The classroom of tomorrow It’s important the Department of Education is given the


assurance of the resources it need to design and become the best deliverer of learning possible. To be more specific, the legislature and the governor need to commit to DOE that whatever way it sees itself as the facilitator of learning, the leadership will support them to become that. Questions that come to mind are, ‘What does the modern classroom look like?’ And, ‘With our ability to meet in virtual meeting rooms, how often do students need to be physically together in a room with desks in order for learning to happen?’ Are we going about it the right way, or do we need to change our fundamental impression of what a school is? The classroom of tomorrow can be markedly different. Heck, the classroom of today already needs to improve by leaps and bounds. The fact that we’re still ordering textbooks, some of which rott in storage, is incredibly backward. If we expect the modern workforce to be proficient in the technology of today, then why are we teaching our kids to be competent in the review paths of yesteryear? Should learning be fun? Of course! How else will you keep the attention of growing children? So, if learning is to be fun, then teachers can’t be boxed into one set of methods, or one kind of school day, or one monotonous way of making up time for students to make the grade. Think about the ways you are able to teach your kids any number of skills or bits of knowledge. Think how the transfer of knowledge varied in just one child throughout his life; the ways you would teach him as a three-monthold baby to the way he could learn as a three-year-old to the ways he learns now. Teachers need this kind of autonomy to do what it takes to get every child under them to learn to the standards our community expects. They need to be free to be creative about how to teach their students, so long as the methods are safe and decent. By putting a teacher in Adelup, you have an advocate who understands that DOE’s charter is outdated as it is. It means next to nothing that students spend at least 180 days in school. It doesn’t matter how many contact hours teachers have with students. Policies on social promotion don’t mean anything without a focused look at learning outcomes instead of illogical commitment to inputs. A lieutenant governor, who is a teacher by trade, is a leader who will push for the resources DOE needs to transform into whatever it needs to be. He will see the big picture and push the big resources, especially because he knows how education changes everything. So if you want to see a real difference in your child’s education, from the perspective of the difference that can be made in your child’s life, then put a teacher in Adelup.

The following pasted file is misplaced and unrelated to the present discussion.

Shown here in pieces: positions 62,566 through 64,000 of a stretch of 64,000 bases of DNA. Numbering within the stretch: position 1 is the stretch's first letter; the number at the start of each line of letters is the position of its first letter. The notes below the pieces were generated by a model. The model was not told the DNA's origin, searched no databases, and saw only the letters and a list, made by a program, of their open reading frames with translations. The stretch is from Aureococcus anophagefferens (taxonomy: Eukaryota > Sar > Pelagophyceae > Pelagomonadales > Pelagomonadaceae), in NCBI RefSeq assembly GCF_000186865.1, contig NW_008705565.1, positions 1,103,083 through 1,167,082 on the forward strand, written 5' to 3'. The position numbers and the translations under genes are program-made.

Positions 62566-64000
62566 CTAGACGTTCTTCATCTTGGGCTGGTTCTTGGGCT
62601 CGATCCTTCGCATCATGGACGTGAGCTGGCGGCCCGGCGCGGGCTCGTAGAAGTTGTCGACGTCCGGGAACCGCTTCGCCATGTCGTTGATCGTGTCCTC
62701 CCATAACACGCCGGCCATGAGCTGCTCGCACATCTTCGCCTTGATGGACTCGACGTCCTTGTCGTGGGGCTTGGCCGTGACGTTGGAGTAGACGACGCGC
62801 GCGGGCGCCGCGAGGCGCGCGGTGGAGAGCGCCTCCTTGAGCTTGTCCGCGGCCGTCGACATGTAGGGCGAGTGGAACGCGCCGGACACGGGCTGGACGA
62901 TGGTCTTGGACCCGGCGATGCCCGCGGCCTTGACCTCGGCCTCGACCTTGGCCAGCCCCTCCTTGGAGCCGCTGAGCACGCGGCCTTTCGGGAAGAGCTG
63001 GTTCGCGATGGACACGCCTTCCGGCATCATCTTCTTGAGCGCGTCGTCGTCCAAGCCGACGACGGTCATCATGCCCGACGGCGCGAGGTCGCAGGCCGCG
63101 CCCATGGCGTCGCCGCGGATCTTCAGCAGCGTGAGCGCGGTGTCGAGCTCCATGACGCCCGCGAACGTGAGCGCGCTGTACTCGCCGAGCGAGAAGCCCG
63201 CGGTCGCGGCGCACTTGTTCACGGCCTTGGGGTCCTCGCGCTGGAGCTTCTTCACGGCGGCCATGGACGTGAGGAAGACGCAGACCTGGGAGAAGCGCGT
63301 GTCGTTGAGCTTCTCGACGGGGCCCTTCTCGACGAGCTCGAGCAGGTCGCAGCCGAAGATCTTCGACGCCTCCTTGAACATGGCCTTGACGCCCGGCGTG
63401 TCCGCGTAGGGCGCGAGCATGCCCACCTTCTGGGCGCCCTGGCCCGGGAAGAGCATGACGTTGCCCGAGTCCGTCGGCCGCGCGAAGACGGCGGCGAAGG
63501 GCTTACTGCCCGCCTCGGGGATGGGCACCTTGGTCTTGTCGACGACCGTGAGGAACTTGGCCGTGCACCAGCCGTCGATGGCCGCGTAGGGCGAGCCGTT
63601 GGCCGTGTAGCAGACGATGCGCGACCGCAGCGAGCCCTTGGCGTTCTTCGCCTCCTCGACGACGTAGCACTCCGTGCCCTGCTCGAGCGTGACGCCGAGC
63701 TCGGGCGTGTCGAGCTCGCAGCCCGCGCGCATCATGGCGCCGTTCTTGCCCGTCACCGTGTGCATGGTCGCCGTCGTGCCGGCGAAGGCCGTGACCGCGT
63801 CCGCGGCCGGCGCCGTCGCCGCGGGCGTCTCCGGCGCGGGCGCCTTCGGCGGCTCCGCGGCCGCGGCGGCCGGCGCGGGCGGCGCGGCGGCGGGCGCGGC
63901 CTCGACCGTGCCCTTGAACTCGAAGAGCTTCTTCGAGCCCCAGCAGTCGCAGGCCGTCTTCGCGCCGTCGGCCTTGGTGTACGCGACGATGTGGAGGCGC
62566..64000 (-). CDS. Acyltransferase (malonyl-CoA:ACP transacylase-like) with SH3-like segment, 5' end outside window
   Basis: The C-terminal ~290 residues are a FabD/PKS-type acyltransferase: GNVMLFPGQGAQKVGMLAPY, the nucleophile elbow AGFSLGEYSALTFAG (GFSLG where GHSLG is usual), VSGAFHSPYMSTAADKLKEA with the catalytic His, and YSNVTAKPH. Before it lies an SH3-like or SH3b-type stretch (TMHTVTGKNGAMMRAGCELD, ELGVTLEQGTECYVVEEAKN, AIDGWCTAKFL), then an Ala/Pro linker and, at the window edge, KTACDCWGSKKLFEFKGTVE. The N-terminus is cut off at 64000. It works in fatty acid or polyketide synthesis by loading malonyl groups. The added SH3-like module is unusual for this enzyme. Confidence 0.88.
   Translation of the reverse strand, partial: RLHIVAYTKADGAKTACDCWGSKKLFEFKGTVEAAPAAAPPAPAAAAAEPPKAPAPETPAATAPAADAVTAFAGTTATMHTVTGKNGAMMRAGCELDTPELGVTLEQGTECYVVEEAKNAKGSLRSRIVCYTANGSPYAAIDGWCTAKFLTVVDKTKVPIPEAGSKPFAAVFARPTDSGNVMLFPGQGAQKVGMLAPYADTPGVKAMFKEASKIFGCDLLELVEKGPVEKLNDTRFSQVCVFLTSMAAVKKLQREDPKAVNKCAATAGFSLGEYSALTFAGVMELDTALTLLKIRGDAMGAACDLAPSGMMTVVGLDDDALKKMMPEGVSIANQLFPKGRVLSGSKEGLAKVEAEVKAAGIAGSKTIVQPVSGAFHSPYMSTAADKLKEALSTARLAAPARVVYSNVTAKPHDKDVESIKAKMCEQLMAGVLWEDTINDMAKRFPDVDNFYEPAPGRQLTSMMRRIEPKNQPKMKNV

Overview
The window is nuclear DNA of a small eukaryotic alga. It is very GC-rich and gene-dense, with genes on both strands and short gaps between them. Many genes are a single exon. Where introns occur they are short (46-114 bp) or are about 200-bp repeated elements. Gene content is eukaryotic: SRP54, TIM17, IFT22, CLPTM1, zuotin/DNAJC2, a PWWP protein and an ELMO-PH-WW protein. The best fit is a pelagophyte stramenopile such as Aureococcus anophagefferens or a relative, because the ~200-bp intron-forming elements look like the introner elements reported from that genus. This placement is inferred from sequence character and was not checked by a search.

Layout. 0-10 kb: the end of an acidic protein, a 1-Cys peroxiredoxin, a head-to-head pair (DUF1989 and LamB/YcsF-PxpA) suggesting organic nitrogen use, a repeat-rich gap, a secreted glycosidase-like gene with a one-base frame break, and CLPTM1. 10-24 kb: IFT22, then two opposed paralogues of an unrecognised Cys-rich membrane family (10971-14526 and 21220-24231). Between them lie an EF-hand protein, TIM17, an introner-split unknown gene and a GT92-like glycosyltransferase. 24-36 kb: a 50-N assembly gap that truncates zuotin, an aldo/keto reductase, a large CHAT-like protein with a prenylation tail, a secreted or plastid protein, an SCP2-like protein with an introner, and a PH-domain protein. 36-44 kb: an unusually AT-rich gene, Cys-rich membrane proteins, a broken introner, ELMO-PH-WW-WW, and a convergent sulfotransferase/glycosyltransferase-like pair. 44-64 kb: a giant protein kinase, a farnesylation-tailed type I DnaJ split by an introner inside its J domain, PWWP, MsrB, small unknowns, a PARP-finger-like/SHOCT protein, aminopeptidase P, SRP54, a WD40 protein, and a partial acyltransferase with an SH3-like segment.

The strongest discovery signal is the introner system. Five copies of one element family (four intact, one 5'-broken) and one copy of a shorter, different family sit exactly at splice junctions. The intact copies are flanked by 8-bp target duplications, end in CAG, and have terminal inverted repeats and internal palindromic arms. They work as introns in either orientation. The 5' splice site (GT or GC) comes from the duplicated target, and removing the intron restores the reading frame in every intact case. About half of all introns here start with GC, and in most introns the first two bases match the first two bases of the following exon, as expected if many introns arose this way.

right makes right By Frank Schacher RC18 campaign chairman